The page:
It's not too much to say that I've received more mail--and more of it outraged--in response to Jane and the Ghosts of Netley than the rest of the series combined. This has to do, of course, with the ending--which, if you haven't yet read the novel, I won't spoil for you. I will only say that Lord Harold Trowbridge himself dictated it to me, and I had no choice but to write down what he said.
This is a phenomenon most readers can't believe: that the characters we create live their own lives, well beyond our control, and are anything but subject to our authorial impulses. The Gentleman Rogue has always gone his own way--and I was never one to bridle him.
The book is set in the autumn of 1808, in a ruined abbey that still sits across the Solent from Jane Austen's home in Southampton. Netley Abbey was of Cistercian founding, long since destroyed; and we know from Jane's letters that she was in the habit of visiting it. In this book, she discovers a nest of spies operating from the ruined abbey's height, which afforded an excellent view of the waterway.
But of greater interest to me, perhaps, is the secondary tale that runs through the novel--of Maria Fitzherbert, the cast-off Catholic "wife" (as she certainly believed herself to be) of the Prince of Wales. The twice-widowed Maria, prevented by her religion and commoner status from a sanctified marriage with the Prince, consented to marry him morganatically in 1786--ten years before he married his cousin, Princess Caroline of Brunswick, at his father George III's instigation. Discarded in favor of other paramours as she aged, Maria Fitzherbert nonethless remained a friend of the Prince of Wales--and in all probability, the mother of his illegitimate offspring. The notion of an heir to the throne, the product of an illegal Catholic marriage, was so socially explosive--and so politically volatile--that any such child would only survive in secrecy. It is that story I explore in Ghosts of Netley.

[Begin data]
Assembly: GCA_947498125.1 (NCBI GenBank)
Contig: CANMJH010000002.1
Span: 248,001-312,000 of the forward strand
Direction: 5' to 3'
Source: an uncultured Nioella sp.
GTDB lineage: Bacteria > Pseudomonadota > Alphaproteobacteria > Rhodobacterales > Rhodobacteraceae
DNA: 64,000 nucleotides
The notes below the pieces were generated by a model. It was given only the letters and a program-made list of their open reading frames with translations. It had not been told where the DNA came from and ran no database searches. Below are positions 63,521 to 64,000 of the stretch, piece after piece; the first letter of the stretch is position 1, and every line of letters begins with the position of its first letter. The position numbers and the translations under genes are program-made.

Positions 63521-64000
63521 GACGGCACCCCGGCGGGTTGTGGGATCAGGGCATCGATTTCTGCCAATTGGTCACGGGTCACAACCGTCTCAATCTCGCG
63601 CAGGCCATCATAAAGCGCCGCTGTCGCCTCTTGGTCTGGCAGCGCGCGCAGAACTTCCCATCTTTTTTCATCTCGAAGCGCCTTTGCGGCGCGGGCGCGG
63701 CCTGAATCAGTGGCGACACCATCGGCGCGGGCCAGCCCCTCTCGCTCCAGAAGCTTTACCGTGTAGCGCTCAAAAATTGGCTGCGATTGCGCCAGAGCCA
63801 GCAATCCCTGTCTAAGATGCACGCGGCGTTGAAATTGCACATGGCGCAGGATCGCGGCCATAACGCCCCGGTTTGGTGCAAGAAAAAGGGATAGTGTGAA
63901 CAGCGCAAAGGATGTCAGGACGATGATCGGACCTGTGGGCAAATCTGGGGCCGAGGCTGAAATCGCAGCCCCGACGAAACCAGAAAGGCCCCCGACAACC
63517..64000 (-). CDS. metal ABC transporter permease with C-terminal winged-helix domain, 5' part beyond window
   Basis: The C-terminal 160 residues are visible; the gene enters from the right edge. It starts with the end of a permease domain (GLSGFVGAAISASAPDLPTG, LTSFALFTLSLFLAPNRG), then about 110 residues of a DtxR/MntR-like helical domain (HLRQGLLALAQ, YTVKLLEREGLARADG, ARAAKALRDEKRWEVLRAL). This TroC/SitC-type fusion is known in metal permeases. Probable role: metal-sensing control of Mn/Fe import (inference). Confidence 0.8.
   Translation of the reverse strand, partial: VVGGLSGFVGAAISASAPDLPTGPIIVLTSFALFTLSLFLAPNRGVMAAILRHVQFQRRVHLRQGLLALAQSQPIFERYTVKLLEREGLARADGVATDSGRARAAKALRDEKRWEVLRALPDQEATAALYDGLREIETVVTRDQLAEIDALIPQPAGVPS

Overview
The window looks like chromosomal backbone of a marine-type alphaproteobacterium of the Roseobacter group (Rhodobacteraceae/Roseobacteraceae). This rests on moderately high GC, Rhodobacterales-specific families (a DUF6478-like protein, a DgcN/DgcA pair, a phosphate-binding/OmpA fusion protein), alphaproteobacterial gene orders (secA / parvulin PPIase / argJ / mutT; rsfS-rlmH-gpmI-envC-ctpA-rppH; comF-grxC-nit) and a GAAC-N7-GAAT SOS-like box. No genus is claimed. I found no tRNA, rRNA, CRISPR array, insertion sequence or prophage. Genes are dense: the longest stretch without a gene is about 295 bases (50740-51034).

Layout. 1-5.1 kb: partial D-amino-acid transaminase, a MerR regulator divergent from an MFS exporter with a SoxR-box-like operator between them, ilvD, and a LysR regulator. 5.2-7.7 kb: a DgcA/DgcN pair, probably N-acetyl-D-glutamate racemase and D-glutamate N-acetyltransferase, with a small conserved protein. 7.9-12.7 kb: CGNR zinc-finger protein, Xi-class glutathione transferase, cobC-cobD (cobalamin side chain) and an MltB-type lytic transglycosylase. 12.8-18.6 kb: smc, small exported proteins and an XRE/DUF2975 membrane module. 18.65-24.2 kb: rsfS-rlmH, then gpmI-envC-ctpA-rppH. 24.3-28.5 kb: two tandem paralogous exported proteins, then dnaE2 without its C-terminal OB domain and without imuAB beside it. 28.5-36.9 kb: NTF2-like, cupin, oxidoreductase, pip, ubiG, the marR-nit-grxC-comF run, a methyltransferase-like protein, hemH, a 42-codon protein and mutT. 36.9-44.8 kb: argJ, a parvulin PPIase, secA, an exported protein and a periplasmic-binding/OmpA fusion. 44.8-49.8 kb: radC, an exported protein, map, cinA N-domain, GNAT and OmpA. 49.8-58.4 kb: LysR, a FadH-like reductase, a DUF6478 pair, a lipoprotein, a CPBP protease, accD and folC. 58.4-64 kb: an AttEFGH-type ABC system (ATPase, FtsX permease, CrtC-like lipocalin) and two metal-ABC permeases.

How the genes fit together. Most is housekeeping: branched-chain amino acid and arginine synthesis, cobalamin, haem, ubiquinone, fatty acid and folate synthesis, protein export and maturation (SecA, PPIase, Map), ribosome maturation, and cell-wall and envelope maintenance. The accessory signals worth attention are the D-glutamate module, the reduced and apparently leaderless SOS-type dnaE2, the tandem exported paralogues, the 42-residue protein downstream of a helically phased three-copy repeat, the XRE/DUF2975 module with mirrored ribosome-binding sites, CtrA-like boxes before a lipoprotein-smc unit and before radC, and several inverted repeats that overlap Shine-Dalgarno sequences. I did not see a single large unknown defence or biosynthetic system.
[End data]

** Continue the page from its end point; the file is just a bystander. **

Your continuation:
If this novel stirs your interest in the history of Charles Carroll of Carrollton and his descendants, by all means pick up a copy of Sisters of Fortune, by Jehane Wake. The story of the four beautiful Caton sisters--Charles Carroll's granddaughters--took Europe by storm in Jane Austen's day: painted by Sir Thomas Lawrence, beloved of Wellington, and the epitome of convention-shattering American women. If they knew Maria Fitzherbert's secret, they never breathed a word.